Thursday, September 19, 2013

Where Credit is Due

It's no secret I'm not a big fan of Space Coast's congressional representative, Bill Posey.

(If you've ever had any doubts, click here to reference previous articles that referenced Posey.)

But Posey and the rest of the Florida congressional delegation did the right thing last week, when all representatives sent letters of support to NASA Administrator Charlie Bolden, after members from other states and districts tried to interfere in the leasing process for Kennedy Space Center's Pad 39A.

It was refreshing to see all members — Democrat and Republican, House and Senate — set aside partisan differences to challenge this assault on the integrity of NASA's decision-making process by congressional members whose campaigns are partially financed by legacy aerospace companies.

I submitted a letter this afternoon to Florida Today. I don't know if it will be published, but I'm posting it here to acknowledge that I'll support any elected official willing to do the right thing.

Thank you to Rep. Bill Posey and the rest of Florida’s congressional delegation for their unanimous bipartisan efforts to stop powerful interests from interfering in NASA’s process for determining the future of Kennedy Space Center’s pad 39A.

With pad 39B remodeled for the government’s Space Launch System, NASA has no need for 39A. NASA sought commercial tenants who might use the pad, just as NASA has found tenants for other Apollo and Shuttle era facilities.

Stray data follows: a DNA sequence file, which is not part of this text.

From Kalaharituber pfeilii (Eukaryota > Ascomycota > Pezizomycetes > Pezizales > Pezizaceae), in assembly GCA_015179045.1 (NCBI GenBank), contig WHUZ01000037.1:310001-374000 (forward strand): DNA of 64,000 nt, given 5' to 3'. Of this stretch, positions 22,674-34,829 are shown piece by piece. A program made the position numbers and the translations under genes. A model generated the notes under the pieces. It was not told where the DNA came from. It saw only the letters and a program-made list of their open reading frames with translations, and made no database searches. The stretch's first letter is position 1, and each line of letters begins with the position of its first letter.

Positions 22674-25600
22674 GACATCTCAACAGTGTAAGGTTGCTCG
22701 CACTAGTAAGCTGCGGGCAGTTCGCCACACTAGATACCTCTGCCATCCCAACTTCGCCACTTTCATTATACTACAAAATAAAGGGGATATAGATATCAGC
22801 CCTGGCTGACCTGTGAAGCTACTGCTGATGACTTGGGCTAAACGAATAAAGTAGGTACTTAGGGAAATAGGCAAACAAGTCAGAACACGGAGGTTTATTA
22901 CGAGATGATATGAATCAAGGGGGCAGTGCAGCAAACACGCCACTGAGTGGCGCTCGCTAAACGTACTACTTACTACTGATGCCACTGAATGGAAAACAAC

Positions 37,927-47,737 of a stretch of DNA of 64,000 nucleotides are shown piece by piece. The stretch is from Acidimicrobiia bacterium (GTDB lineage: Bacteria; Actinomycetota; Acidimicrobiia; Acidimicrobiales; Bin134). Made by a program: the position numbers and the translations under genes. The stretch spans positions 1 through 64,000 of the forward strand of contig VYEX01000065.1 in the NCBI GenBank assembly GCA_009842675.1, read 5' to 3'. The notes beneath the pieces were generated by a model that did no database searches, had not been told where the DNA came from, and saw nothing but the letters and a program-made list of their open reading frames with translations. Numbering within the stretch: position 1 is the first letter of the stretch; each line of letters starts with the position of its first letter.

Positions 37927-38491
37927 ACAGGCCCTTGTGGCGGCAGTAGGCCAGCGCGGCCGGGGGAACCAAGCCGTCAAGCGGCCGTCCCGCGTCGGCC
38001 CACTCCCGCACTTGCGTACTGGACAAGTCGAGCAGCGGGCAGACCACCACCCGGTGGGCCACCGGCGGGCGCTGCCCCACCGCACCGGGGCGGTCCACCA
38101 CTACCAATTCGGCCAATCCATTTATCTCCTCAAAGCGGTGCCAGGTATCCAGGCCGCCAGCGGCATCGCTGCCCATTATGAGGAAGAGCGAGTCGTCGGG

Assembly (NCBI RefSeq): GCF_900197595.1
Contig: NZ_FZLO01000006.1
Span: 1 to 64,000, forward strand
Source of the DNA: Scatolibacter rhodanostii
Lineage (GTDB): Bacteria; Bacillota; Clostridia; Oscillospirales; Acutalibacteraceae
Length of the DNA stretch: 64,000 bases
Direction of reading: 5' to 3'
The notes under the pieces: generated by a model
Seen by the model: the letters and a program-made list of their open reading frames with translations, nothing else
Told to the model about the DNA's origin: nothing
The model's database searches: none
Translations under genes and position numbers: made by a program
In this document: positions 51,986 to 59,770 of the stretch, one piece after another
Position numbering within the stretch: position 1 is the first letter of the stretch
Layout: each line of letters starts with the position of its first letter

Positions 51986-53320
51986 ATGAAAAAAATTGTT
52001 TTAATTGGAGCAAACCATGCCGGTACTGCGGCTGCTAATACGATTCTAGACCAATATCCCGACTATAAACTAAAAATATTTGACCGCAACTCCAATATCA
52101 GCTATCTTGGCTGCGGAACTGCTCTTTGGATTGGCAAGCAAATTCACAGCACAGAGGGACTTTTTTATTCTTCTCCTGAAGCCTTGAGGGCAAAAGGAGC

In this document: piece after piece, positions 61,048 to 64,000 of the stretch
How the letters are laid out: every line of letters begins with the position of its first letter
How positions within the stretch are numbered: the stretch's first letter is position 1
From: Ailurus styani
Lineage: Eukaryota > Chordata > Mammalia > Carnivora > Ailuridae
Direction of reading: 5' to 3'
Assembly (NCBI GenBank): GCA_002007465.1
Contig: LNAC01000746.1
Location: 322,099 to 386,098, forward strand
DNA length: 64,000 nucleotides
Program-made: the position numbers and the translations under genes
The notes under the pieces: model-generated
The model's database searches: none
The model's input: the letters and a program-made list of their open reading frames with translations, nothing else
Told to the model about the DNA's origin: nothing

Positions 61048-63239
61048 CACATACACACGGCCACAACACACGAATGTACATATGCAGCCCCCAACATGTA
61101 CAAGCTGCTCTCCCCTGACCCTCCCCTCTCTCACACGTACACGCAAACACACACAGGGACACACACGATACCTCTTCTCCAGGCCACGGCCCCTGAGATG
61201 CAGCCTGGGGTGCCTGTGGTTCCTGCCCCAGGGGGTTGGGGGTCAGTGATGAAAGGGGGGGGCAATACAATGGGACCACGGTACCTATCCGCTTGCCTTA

SpaceX and Blue Origin submitted bids. SpaceX has a track record of success and an imminent need for 39A to launch their Falcon Heavy rocket. Blue Origin admits they’ll have no need until at least 2018, but claim they’re willing to sublease it to a competitor.

Certain members of the House and Senate have protested a deal with SpaceX. These members, according to online records, have received tens of thousands of dollars in campaign contributions from legacy aerospace companies threatened by SpaceX innovation and efficiency.

Florida’s two senators and its 27 House members unanimously rejected pork politics. They wrote letters supporting NASA’s bid process, placing the nation’s needs first.

Their bipartisan act is a template for solving other problems facing this nation.

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